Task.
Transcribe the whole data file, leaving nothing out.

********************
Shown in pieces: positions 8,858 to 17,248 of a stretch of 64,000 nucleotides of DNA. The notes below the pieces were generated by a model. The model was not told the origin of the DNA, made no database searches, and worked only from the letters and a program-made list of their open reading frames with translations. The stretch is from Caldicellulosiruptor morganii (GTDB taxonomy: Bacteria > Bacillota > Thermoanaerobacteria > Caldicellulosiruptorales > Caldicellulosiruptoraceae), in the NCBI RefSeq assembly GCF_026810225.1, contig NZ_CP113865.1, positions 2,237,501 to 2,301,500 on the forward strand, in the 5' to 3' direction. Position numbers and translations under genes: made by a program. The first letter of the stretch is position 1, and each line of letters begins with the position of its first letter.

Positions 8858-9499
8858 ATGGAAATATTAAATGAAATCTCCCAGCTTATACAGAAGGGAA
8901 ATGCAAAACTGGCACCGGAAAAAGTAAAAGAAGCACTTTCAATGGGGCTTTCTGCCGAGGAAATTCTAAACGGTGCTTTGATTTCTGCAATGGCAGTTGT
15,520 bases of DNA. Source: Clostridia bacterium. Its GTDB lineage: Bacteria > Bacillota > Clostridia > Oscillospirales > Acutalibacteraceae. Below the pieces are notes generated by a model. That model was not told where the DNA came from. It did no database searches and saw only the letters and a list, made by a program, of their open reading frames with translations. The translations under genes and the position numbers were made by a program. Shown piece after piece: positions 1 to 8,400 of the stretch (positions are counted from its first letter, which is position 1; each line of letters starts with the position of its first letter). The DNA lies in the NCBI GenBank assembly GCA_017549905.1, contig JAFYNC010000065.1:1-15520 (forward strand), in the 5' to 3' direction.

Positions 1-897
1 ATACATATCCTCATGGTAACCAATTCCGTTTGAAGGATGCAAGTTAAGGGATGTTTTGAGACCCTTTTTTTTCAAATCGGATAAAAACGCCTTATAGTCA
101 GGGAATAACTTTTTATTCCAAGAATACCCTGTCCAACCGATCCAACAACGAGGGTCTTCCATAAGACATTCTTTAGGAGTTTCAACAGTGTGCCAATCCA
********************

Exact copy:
Shown in pieces: positions 8,858 to 17,248 of a stretch of 64,000 nucleotides of DNA. The notes below the pieces were generated by a model. The model was not told the origin of the DNA, made no database searches, and worked only from the letters and a program-made list of their open reading frames with translations. The stretch is from Caldicellulosiruptor morganii (GTDB taxonomy: Bacteria > Bacillota > Thermoanaerobacteria > Caldicellulosiruptorales > Caldicellulosiruptoraceae), in the NCBI RefSeq assembly GCF_026810225.1, contig NZ_CP113865.1, positions 2,237,501 to 2,301,500 on the forward strand, in the 5' to 3' direction. Position numbers and translations under genes: made by a program. The first letter of the stretch is position 1, and each line of letters begins with the position of its first letter.

Positions 8858-9499
8858 ATGGAAATATTAAATGAAATCTCCCAGCTTATACAGAAGGGAA
8901 ATGCAAAACTGGCACCGGAAAAAGTAAAAGAAGCACTTTCAATGGGGCTTTCTGCCGAGGAAATTCTAAACGGTGCTTTGATTTCTGCAATGGCAGTTGT
15,520 bases of DNA. Source: Clostridia bacterium. Its GTDB lineage: Bacteria > Bacillota > Clostridia > Oscillospirales > Acutalibacteraceae. Below the pieces are notes generated by a model. That model was not told where the DNA came from. It did no database searches and saw only the letters and a list, made by a program, of their open reading frames with translations. The translations under genes and the position numbers were made by a program. Shown piece after piece: positions 1 to 8,400 of the stretch (positions are counted from its first letter, which is position 1; each line of letters starts with the position of its first letter). The DNA lies in the NCBI GenBank assembly GCA_017549905.1, contig JAFYNC010000065.1:1-15520 (forward strand), in the 5' to 3' direction.

Positions 1-897
1 ATACATATCCTCATGGTAACCAATTCCGTTTGAAGGATGCAAGTTAAGGGATGTTTTGAGACCCTTTTTTTTCAAATCGGATAAAAACGCCTTATAGTCA
101 GGGAATAACTTTTTATTCCAAGAATACCCTGTCCAACCGATCCAACAACGAGGGTCTTCCATAAGACATTCTTTAGGAGTTTCAACAGTGTGCCAATCCA